Ali Abdulemam, founder of BahrainOnline: my fight for freedom #ijf15

Schermata 2015-03-30 alle 11.36.10

Recently, hundreds of people took to the streets of Manama, the capital of Bahrain, to celebrate the fourth anniversary of the uprising against King Hamad bin Isa and to demand the release of Sheikh Ali Salman, leader of the opposition who was arrested last December.

Bahrain is a small island in the Persian Gulf of about one million three hundred thousand inhabitants, ruled by a Sunni monarchy with authoritarian traits.

In 2011, inspired by the Arab Spring, hundreds of Bahraini began a protest against the regime of the Al Khalifa family asking for the release of political prisoners, direct election of the prime minister, and the end of the use of instruments of repression and discrimination perpetrated against the Shiite majority.

The protest, originally permitted by the authorities, moved quickly to the Pearl Roundabout, which became one of the symbols of the protest. On 17 February, four days after the beginning of the demonstrations, the security forces evicted people from the square with a violent raid which caused four deaths and about 300 wounded, during what will be remembered as “Bahrain Bloody Thursday.” The Bahrain Center for Human Rights reported that an “excessive use of force” was perpetrated by the government.

In March of the same year, the authorities razed the Pearl Roundabout, explaining the move – in an announcement broadcast on state television – as an act of necessary “cleaning up” due to the “desecration” of the area caused by the “vile” anti-government protests.

Although weakened by repression, popular dissent against the government did not cease to manifest itself publicly, and dissidents of the regime continued to be indicted and arrested on specious charges.

In March 2012, the Bahraini demonstrated again, in a number that varies according to some estimates, between 100,000 and 200,000 protesters, invading the streets of Manama, in conjunction with the Formula 1 Grand Prix. Their aim was to bring the national question to the attention of the world, asking for the cancellation of the event. In the following months, several dissidents were arrested and sentenced in absentia, while other protests were violently repressed.

In a context in which traditional media are largely controlled by the regime, alternative online news has played a key role in the dissemination of news. Discussion platforms such as forums and social networks have been essential to the public debate and coordination of the protests and the democratic resistance.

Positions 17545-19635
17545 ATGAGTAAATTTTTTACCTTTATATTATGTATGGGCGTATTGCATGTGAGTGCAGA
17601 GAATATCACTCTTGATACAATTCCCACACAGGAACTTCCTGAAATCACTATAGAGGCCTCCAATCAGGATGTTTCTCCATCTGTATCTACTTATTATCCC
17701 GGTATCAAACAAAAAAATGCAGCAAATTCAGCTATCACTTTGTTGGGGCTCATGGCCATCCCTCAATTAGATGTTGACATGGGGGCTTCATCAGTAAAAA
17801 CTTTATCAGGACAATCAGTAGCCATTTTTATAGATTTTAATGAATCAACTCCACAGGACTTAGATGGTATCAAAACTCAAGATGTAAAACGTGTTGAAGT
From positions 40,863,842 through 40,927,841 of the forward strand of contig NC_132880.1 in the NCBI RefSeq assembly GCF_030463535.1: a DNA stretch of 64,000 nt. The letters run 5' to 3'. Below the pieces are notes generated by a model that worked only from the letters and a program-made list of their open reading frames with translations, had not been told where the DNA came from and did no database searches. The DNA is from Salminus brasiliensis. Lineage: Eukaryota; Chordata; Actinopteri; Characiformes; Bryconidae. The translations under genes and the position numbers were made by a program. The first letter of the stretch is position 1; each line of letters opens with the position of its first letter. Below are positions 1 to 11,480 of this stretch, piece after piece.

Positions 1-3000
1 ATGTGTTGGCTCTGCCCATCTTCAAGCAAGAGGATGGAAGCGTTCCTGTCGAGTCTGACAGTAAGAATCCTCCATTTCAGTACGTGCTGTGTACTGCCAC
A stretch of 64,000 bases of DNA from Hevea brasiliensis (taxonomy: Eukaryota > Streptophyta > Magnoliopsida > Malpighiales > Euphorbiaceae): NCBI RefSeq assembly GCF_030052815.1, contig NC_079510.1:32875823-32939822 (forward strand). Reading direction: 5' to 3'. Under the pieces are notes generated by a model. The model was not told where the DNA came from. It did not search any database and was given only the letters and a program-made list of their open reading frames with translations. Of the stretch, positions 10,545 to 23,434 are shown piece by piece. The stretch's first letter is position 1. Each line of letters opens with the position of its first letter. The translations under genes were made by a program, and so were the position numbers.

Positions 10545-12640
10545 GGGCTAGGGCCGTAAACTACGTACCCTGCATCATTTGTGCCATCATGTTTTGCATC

BahrainOnline, for example, is one of the leading democratic and anti-government media outlets. It is a forum created in 1999 by blogger Ali Abdulemam, and although it was obscured more than once, has become over time one of the most visited websites in the island of the Gulf.

Author for Global Voices and member of the Bahrain Watch advocacy group, in 2010 Abdulemam was arrested on charges of having circulated false information on his website, and forced to about a year of captivity, suffering abuse and torture.

Released in February 2011, at the same time of the first days of the protest, he was charged and sentenced in absentia to 15 years in prison on charges of plotting against the government. He was forced into hiding for a long time without contacting anyone, fearing that the authorities would have put his family and friends under pressure, taking revenge on them, “like the Mafia.”

In May 2013, after months mostly spent reading hundreds of books and trying to encrypt his online presence, Abduleman escaped from Bahrain hiding in the compartment of a car. He reappeared in Britain, protected as an asylum seeker. Shortly after, he received the Freedom Prize conferred by the Danish think tank CEPOS.

Presently, the name of Ali Abdulemam is on the list of about 70 Bahraini critical of the government – many of them bloggers and journalists – to whom citizenship has been revoked, in opposition to Article 15 of the Universal Declaration of Human Rights (“Everyone has the right to a nationality. No one shall be arbitrarily deprived of his nationality nor denied the right to change his nationality”).

Ali Abdulemam will be a speaker at the International Journalism Festival, which will take place in Perugia from 15 to 19 April.